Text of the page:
The adaptive cycle is the process that accounts for both the stability and change in complex systems.  It periodically generates variability and novelty, either internally such as through genetic mutations or adaptation, or by accumulating resources that change the internal dynamics of an ecosystem.  These changes are the triggers for experimentation. In the reorganization stage various experiments are tested and resources are reorganized in new configurations, some of which enter a new exploitation stage to repeat the cycle.

Interconnectedness of Levels

Panarchy places great emphasis on the interconnectedness of levels, between the smallest and the largest, and the fastest and slowest.  The large, slow cycles set the conditions for the smaller, faster cycles to operate. But the small, fast cycles can also have an impact on the larger, slower cycles. There are many possible points of interconnectedness between adjacent levels; however, two specific points are of particular interest with respect to sustainability:

panarchy revolt remember color

  • “Revolt” – this occurs when fast, small events overwhelm large, slow ones, as when a small fire in a forest spreads to the crowns of trees, then to another patch, and eventually the entire forest
  • “Remember” this occurs when the potential accumulated and stored in the larger, slow levels influences the reorganization. For example, after a forest fire the processes and resources accumulated at a larger level slow the leakage of nutrients, and options for renewal draw from the seed bank, physical structures and surrounding species that form a biotic legacy.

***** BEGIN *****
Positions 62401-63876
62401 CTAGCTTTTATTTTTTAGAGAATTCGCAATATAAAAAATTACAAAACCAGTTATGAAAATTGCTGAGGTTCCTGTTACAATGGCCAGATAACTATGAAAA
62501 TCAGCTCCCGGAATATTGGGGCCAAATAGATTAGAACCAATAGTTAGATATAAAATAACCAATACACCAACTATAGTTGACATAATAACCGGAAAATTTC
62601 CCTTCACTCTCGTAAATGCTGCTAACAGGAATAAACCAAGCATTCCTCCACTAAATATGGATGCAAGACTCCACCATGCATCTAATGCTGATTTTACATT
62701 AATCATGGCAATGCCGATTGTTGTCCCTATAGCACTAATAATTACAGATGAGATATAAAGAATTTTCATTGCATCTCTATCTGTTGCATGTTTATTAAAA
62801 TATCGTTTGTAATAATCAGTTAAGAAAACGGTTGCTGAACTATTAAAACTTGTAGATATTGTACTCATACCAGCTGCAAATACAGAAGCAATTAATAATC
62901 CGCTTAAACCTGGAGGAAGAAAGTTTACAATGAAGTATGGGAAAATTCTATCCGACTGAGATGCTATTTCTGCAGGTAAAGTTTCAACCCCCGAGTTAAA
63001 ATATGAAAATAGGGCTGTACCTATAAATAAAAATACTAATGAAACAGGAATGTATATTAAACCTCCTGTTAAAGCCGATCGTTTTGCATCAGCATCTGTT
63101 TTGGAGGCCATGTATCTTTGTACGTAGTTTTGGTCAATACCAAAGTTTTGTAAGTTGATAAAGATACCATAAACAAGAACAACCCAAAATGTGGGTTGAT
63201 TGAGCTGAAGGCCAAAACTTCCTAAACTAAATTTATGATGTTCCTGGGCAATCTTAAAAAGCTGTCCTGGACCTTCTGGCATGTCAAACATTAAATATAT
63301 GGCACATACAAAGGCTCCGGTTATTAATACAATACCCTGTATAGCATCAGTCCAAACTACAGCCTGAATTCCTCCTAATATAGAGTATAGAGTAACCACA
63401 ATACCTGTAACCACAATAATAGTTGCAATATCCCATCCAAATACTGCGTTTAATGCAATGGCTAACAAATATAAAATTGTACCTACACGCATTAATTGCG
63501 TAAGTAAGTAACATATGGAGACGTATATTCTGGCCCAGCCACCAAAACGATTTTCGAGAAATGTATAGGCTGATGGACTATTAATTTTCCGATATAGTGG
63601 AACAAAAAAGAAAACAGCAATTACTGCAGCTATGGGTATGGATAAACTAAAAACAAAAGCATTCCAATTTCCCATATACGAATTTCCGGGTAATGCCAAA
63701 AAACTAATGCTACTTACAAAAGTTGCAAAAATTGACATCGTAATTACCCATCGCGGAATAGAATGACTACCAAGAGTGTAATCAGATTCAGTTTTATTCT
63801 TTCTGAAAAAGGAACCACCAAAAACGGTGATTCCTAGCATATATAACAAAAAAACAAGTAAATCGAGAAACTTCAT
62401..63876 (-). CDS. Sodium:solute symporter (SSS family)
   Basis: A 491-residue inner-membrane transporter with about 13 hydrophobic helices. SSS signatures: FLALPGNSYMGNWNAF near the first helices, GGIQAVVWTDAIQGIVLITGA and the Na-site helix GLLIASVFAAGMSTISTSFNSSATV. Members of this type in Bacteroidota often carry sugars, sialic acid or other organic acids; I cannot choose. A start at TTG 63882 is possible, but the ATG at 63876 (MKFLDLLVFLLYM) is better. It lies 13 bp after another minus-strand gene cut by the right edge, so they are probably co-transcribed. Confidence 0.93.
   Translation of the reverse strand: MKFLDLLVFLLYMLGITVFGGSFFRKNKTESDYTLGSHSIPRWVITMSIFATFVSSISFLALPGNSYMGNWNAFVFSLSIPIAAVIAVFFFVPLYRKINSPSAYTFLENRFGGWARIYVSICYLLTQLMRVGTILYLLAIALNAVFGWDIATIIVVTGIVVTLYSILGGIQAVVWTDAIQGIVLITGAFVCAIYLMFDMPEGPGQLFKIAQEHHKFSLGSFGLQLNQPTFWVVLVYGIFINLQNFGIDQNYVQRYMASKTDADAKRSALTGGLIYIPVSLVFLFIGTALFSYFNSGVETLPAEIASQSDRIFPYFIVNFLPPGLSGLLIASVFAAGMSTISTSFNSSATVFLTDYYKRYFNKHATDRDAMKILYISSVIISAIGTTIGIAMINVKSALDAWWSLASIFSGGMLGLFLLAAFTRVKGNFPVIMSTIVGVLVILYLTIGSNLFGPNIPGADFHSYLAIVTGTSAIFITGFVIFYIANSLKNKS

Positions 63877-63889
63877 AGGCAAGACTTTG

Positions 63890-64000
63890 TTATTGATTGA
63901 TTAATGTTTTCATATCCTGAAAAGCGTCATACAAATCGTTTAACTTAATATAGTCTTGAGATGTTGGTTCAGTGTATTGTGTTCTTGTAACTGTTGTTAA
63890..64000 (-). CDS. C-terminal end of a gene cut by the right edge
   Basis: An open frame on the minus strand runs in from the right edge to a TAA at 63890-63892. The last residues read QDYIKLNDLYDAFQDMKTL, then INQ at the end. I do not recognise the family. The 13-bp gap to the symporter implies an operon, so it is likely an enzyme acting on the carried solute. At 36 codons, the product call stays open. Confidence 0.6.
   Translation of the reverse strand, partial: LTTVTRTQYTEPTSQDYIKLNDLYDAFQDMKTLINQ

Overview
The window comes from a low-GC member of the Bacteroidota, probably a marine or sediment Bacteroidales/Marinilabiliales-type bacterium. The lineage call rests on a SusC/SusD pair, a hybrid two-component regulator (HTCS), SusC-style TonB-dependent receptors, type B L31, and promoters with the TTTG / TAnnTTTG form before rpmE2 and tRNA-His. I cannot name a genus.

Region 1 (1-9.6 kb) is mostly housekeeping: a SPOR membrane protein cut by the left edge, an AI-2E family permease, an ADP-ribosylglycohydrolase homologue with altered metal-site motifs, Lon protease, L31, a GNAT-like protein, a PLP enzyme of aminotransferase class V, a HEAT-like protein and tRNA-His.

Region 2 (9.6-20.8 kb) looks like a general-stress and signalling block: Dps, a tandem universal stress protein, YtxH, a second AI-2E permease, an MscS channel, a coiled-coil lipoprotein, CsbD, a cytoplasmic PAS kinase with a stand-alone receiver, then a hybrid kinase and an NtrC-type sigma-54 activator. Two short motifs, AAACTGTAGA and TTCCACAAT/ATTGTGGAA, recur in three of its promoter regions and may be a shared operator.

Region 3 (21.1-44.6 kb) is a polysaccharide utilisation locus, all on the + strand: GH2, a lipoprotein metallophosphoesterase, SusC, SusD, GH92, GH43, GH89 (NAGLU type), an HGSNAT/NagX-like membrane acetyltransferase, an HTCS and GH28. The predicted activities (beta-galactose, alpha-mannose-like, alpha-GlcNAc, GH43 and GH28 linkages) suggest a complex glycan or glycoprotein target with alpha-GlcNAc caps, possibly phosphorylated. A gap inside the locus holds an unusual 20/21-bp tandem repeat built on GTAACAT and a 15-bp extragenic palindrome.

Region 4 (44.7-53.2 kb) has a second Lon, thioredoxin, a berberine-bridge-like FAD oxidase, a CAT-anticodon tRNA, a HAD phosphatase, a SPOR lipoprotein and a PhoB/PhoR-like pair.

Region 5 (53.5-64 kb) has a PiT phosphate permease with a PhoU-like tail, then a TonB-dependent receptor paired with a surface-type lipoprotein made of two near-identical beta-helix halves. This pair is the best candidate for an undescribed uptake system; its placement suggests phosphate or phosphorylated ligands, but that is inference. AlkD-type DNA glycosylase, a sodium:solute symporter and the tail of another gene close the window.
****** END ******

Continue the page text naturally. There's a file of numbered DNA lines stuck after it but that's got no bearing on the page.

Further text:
The fast levels invent, experiment and test; the slower levels stabilize and conserve accumulated memory of past, successful experiments.  Sustainability in this framework is the capacity to create, test and maintain adaptive capability.  Development becomes the process of creating, testing and maintaining opportunity.

And resilience is indeed a concept that is catching on. It’s unnecessary to list all the websites devoted to resilience, the swath of donor agencies who have recently redirected their strategies to include resilience, or the environmental ministries around that world that have adopted resilience as a core concept.   Resilience and Dynamism are the two acclaimed buzzwords at the 2013 World Economic Forum in Davos. But some people resist the temptation to join the band-wagon.

There are some good debates about this, researcher Chris Bene at UK-based STEPS centre questioning whether Resilience is the new Tyranny? These debates are useful in pushing our understanding, but some debates seem to be more about academic turfism. Such as the fight put up by Political Ecologists.The reasons for this divide are multiple, but largely because many other geographers and political ecologists and the like feel they have been doing ‘social-ecological resilience’ research for a long time. But why hasn’t it caught on?

The core idea of the adaptive cycle is not new, and has come up various times throughout the course of history. The ever-present mantra of “birth, growth, death and renewal” can be traced back Ancient Greece, “there is nothing permanent except change.” So wouldn’t it be interesting to analyse the global state we are in now, and why we are so happy to adopt the notion of resilience. After the 2008 economic crisis, the natural disasters which have ravaged the Americas and much of Asia’s coasts in the past 5 years? Have we, as a society, crossed some sort of invisible threshold where we have accepted that the future is uncertain, and the some sort of collapse is inevitable, but we are comforted by the idea that reorganization is just around the ‘corner.’

Likewise, human-ecology, political ecology and geography and arguably also conservation biology have been studying social-ecological systems for at least as long as resilience theorists. So why resilience, and why now? Holling has been promoting his findings since the 1970s within a limited sphere of influence. So what is it about resilience that has captured the imagination of the world? An assumption of crisis and necessary reorganization is certainly one.

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One Response to Why Resilience? Why Now?

  1. Another useful website and source of information on adaptive cycles and Panarchy is the organization co-founded by Buzz Holling http://www.resalliance.org.